Anti-Terror Unit NYPD Cop Charged With Trying to Traffic Three Kilos of Heroin

A crooked NYPD cop assigned to an anti-terror unit tried to bring 3 kilograms of heroin into the city as part of a “shocking crime spree” involving credit card fraud and counterfeit cash, authorities charged Thursday.

Reynaldo Lopez, 26, was arrested after agreeing to deliver what he believed was a hefty quantity of heroin to a drug dealer in the Bronx, authorities said. He’d been duped by an undercover police officer who handed off “three keys” in a black bag during a meetup in a New Jersey parking lot, according to a criminal complaint.

Lopez, who is assigned to the NYPD Transit Bureau’s anti-terror unit, was allegedly carrying his personal Glock handgun during the Wednesday drug deal.

“Reynaldo Lopez, a police officer sworn to serve and protect his community, instead allegedly engaged in a shocking crime spree,” said acting Manhattan U.S. Attorney Joon Kim.

Lopez, of Brooklyn, showed up on authorities’ radar through a joint NYPD-FBI investigation of a counterfeit credit card ring that began this year, court papers say. He allegedly received stolen credit card information through an unidentified co-conspirator’s workplace, according to a complaint that did not identify the person.

Lopez also took stolen identities from an undercover officer who said he got the information through a car dealership where he worked, prosecutors said.

The alleged bad cop used bogus credit cards to spend $13,000 at luxury retail stores, the complaint said, adding that since May he allegedly splurged on movie tickets, gift cards, electronics and restaurants around New York and New Jersey.

On Nov. 10, Lopez showed off a fake $100 bill to an undercover in a “stack” of money that he said included other counterfeit currency, according to the complaint.

And during the staged drug deal preceding his arrest, Lopez allegedly said he’d delivered narcotics before and knew the routine. He thought he would be paid $2,000 for the service.

“With me it’s guaranteed. They know for sure. They just send me out, do your thing, get a address, meet the person, do your thing, and I’m gone,” he said, according to the complaint.

The most serious charge against Lopez, attempted possession of narcotics over 1 kilogram, carries a maximum life sentence. He was also charged with creating bogus credit cards using stolen identities and possession of counterfeit currency.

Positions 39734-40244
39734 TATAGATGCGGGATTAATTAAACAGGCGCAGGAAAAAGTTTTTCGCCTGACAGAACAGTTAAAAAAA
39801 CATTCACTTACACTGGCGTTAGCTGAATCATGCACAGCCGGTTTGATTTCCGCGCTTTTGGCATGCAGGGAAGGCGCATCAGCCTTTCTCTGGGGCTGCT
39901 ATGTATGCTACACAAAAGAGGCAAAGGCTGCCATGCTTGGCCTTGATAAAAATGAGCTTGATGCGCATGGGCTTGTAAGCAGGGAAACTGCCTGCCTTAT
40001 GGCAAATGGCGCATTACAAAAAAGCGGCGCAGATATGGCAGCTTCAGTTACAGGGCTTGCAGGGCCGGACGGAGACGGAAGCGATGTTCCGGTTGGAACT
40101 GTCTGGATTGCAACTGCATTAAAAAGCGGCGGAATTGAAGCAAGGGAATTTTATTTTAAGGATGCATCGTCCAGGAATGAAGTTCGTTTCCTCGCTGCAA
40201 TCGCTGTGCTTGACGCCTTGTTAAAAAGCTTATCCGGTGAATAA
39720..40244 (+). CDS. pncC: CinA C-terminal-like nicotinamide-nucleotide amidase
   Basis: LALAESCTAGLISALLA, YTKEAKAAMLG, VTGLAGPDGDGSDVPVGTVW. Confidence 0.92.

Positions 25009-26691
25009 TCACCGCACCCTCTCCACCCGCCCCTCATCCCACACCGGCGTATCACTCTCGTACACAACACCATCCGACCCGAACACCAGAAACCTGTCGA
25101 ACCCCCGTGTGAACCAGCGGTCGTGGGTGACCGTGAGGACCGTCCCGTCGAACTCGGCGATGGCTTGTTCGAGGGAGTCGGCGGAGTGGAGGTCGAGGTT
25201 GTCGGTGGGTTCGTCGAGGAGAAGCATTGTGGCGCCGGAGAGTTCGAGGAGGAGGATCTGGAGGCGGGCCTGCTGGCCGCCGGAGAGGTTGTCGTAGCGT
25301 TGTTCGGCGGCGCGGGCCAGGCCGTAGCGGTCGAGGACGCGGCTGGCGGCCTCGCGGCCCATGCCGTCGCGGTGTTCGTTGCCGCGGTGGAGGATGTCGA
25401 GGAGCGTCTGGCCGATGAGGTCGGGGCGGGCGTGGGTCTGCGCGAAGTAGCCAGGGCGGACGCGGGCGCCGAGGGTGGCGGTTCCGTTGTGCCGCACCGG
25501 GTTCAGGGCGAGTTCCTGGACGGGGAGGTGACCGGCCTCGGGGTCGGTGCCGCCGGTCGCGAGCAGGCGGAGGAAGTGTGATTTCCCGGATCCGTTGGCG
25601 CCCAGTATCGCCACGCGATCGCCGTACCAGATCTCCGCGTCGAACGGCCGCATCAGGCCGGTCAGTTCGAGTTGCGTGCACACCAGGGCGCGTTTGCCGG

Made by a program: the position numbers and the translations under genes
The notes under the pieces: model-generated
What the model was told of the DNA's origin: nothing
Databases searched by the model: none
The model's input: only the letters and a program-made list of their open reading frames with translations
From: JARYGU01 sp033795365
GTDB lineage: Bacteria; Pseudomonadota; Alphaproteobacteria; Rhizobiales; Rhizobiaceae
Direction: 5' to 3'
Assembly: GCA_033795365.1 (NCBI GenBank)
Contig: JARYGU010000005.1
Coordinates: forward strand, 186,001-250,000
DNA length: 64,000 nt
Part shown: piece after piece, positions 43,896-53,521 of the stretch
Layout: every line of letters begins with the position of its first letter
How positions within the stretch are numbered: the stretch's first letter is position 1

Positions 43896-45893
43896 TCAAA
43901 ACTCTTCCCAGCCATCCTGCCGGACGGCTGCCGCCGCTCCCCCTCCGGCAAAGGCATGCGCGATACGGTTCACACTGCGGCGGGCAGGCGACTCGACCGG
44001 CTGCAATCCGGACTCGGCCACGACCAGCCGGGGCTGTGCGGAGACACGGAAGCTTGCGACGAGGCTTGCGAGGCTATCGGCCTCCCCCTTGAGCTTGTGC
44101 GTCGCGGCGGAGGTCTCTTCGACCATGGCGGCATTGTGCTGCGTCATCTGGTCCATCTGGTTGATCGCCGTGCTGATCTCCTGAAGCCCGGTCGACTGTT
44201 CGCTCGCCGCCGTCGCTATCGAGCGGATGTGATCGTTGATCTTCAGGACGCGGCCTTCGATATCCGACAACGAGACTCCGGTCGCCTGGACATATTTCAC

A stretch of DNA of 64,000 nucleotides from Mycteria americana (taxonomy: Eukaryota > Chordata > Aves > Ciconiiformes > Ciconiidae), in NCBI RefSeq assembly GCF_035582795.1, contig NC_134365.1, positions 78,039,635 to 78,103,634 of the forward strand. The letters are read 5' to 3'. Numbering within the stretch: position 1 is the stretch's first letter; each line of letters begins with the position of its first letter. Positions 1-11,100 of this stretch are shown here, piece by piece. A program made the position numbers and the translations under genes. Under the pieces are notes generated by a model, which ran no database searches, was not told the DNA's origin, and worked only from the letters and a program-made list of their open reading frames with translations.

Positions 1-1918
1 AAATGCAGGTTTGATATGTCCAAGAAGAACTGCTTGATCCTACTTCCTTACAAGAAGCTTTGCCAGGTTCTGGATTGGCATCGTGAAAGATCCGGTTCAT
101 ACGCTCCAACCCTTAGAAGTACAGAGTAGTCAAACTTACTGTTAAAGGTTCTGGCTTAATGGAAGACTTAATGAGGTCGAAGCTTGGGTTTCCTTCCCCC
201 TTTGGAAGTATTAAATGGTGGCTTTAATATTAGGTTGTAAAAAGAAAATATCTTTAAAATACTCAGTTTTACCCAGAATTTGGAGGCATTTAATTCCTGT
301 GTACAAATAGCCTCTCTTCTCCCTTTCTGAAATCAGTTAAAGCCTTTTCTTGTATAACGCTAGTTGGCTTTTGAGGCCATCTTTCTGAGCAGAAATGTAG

Lopez appeared before Magistrate Judge Debra Freeman on Wednesday and was released on $200,000 bond.

His mother, Elvira Lopez, 50, told the Daily News her son grew up wanting to be a cop and would never break the law. He is a father of two, with a third child on the way, she said.

“I don’t agree (with the charges),” she said in tears. “I’m a mother. This hurts me a lot. I do know that there is a God. God will always be present when it comes to what’s just. My son is innocent.”

Lopez joined the force in 2015. His most recent salary, including overtime, was $59,253.31, according to records.

“The NYPD works diligently day in and day out to protect the public from those who engage in these types of crimes,” FBI Assistant Director William F. Sweeney Jr. said. “As evidenced by the charges today, nobody is exempt from that practice.”


If you haven't already, be sure to like our Filming Cops Page on Facebook and follow us on Twitter.

Please visit our sister site Smokers ONLY

Sign Up To Receive Your Free E-Book
‘Advanced Strategies On Filming Police’

About author

Filming Cops
Filming Cops 5618 posts

Filming Cops was started in 2010 as a conglomerative blogging service documenting police abuse. The aim isn’t to demonize the natural concept of security provision as such, but to highlight specific cases of State-monopolized police brutality that are otherwise ignored by traditional media outlets.

You might also like